Google Woos Cord Cutters

YouTube TV will now include live sports and content from Time Warner to kick-start its takeover of terrestrial and cable television.

Google Takes On Television

Google’s YouTube TV is adding channels from Time Warner’s Turner division and from live sports leagues in an effort to woo cord cutters.

YouTube TV will start streaming professional baseball and basketball through MLB Network and NBA TV, and Turner will provide access to CNN, TNT, and TBS.

Launched in April 2017, YouTube TV initially offered 50 channels in five markets for $35. With the addition of live sports and content from Turner, the service will now cost $40, but it includes 60 channels and is already available in over 100 markets.

Scramble To Stop Declines

Over two million U.S households cancelled cable and satellite television services in 2017. These providers could lose more than a million subscribers in the first quarter of 2018 alone.

In 2017, viewership on all four broadcast networks (ABC, CBS, NBC, FOX) fell by 11% among those 18 to 49 years of age.

Google, Facebook, Amazon, and traditional media companies are all crafting new services to capture fleeing cable subscribers and younger viewers raised post-Netflix.

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Rise of Skinny Bundles

YouTube TV has three main competitors in the skinny bundle market – Sling TV, DirecTV Now, and Hulu. Skinny bundles are also known as digital multichannel video programming distributors (MVPD).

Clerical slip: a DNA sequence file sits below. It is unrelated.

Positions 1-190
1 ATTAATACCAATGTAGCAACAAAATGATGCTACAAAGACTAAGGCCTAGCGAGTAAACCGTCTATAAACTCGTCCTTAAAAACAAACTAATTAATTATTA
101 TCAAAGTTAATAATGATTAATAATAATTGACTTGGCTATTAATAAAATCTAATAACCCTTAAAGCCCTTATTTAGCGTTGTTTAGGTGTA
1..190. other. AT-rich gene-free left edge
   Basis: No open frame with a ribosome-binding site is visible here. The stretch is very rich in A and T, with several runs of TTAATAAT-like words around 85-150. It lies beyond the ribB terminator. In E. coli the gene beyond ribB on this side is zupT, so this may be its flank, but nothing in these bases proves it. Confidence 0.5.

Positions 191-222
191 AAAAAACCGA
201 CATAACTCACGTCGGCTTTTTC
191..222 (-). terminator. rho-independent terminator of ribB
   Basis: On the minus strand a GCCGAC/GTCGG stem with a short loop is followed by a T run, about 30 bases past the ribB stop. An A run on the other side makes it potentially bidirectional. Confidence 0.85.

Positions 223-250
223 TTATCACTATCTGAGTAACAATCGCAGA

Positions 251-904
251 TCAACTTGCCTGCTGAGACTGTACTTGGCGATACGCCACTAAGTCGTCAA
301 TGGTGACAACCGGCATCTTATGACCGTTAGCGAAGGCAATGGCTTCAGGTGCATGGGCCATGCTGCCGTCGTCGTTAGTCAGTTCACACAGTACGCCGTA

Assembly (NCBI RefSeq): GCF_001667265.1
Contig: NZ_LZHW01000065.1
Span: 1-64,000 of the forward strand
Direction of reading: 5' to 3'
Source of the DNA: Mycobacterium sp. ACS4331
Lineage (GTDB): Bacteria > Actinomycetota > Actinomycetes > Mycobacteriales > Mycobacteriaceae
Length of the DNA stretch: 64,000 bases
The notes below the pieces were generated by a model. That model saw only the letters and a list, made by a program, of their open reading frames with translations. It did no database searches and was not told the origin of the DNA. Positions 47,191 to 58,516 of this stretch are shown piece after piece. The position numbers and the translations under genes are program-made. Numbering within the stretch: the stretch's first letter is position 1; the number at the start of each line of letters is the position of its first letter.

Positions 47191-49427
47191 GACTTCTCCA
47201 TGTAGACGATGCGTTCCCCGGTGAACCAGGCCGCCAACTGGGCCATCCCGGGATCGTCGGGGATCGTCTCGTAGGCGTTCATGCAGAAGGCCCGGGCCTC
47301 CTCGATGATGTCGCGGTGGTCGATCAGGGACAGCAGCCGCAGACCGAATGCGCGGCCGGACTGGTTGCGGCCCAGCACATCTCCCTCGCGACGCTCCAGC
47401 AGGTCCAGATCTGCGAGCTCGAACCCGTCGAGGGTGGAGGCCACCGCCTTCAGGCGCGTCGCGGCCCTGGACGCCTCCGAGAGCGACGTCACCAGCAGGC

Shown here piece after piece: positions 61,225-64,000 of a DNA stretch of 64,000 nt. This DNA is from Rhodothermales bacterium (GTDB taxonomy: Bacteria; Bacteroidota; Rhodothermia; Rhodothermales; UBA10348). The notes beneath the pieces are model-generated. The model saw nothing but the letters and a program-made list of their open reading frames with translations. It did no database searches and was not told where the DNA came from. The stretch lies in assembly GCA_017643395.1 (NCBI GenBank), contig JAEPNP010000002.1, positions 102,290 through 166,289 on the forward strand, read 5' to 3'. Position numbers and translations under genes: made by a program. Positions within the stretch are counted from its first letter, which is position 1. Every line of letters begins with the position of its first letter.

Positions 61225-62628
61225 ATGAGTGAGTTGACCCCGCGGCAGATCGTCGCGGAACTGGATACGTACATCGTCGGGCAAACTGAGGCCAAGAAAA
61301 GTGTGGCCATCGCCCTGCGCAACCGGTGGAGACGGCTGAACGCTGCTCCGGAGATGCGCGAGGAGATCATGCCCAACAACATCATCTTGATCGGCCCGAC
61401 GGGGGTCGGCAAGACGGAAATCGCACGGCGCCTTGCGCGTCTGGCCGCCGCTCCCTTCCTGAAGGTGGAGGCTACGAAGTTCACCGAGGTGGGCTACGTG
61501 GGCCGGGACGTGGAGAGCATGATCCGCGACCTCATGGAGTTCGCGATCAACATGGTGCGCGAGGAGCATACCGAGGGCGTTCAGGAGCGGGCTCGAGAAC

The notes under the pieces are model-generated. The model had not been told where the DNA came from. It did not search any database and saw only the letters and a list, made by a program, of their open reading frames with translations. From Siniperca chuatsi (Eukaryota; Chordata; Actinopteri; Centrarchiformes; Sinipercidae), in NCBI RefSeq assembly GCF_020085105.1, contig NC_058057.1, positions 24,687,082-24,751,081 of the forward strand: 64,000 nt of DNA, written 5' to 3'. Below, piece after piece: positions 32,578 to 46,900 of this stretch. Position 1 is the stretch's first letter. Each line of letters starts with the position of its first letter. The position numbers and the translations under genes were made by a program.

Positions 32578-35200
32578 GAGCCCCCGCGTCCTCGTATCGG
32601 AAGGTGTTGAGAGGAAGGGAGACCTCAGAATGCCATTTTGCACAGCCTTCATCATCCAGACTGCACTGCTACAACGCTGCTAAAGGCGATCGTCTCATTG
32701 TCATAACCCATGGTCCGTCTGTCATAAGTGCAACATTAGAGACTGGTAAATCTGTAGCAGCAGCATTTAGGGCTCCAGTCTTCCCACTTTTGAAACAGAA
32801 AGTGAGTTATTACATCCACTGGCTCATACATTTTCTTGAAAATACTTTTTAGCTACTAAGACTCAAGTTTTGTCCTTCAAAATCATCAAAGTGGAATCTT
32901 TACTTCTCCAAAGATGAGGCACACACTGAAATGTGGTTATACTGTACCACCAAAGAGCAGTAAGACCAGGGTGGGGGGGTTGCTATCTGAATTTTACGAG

DirecTV Now, owned by AT&T, and Sling TV, owned by Dish Network, each have around two million subscribers. Hulu and YouTube TV have around a half of million each.

At opposite ends of the pricing spectrum are Sling TV and DirecTV Now. Hulu and YouTube TV operate in the middle market.

The simplest and cheapest is Sling TV, which offers 30 channels for $20. DirecTV Now offers four pricing tiers ranging from 60 to 120 channels for $35 to $70 per month.

Hulu’s service is priced the same as YouTube TV ($40), but to gain access to its film and series library, it’s an extra $8 per month.

Hulu is owned by four of the six major studios after Time Warner purchased a 10% stake in August 2016 for $583 million. Disney, Fox, and Comcast (Universal) each own 30%.

Google Takes Over TV

Google is betting its television enterprise on the power of sports, even as viewership takes a hit.

Last year, Google exclusively targeted sports fans in the company’s advertising efforts. Over 96% of company’s television ads promoting YouTube TV aired during sports programming.

Live sporting events were the last line of defense for the networks, but these too are also losing viewers. Ratings for American Football, the most-watched live programming, has fallen two years in a row.

Direct of content partnerships at YouTube TV said that, “sports is really one of the key offerings that a millennial would be willing to pay for a live TV service.” This strategy is at complete odds with the actual interests of younger viewers.

YouTube’s first foray into content subscription services was immediately challenged by rights holders. Disney’s ESPN sports network, withdrew its content from YouTube following the announcement of the new ad-free subscription service called YouTube Red in 2014.

Television Ad Sales Go Online

Television advertising sales in the U.S fell 8% in 2017 – the biggest slump in 20 years.

In the first quarter of 2018, domestic television advertising revenue declined at the world’s largest media companies, including at Comcast, Disney, Fox, and Viacom.

Cable networks, which have been on the receiving end of advertising dollar flight from the networks for years, had its first down year in a decade.

Over the last decade, online rivals Google and Facebook have massively expanded into the video market; almost every new advertising dollar goes to these companies.

Hulu now generates more than $1 billion in advertising each year.

The flux in the distribution paradigm is creating enormous opportunities for content creators to directly target and build audiences without the need of media companies.